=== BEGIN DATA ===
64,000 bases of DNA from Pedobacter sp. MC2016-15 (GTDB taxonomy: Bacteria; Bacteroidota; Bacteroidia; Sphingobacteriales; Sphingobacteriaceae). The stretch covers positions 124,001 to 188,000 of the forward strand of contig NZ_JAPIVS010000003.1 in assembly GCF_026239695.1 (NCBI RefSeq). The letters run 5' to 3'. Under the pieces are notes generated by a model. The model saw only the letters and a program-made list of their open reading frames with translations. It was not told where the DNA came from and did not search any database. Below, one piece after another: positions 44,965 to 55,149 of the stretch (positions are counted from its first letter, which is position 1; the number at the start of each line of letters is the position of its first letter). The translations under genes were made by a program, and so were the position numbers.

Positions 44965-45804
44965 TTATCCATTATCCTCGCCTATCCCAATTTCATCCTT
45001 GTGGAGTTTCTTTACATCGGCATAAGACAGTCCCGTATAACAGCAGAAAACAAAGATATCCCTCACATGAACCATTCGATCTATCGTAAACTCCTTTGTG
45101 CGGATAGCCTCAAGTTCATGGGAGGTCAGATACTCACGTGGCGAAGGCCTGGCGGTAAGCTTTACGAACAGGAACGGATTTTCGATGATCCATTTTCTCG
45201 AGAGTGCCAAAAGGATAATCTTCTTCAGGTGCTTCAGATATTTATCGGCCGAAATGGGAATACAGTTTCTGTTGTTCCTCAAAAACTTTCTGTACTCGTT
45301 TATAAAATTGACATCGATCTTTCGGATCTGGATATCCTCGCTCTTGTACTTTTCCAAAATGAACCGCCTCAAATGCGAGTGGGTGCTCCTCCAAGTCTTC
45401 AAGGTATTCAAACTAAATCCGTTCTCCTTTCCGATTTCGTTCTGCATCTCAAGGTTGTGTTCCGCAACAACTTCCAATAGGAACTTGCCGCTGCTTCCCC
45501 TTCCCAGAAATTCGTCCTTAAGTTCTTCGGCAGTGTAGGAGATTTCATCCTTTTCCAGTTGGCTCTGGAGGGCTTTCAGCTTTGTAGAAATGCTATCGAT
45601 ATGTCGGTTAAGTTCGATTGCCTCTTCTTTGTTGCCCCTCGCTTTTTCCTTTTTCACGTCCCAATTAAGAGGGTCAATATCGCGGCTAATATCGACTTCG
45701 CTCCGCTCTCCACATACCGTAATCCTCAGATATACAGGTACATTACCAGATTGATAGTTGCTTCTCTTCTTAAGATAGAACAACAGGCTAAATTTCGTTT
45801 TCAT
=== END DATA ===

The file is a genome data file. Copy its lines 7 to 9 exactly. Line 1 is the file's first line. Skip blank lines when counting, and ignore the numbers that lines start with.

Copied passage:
45301 TATAAAATTGACATCGATCTTTCGGATCTGGATATCCTCGCTCTTGTACTTTTCCAAAATGAACCGCCTCAAATGCGAGTGGGTGCTCCTCCAAGTCTTC
45401 AAGGTATTCAAACTAAATCCGTTCTCCTTTCCGATTTCGTTCTGCATCTCAAGGTTGTGTTCCGCAACAACTTCCAATAGGAACTTGCCGCTGCTTCCCC
45501 TTCCCAGAAATTCGTCCTTAAGTTCTTCGGCAGTGTAGGAGATTTCATCCTTTTCCAGTTGGCTCTGGAGGGCTTTCAGCTTTGTAGAAATGCTATCGAT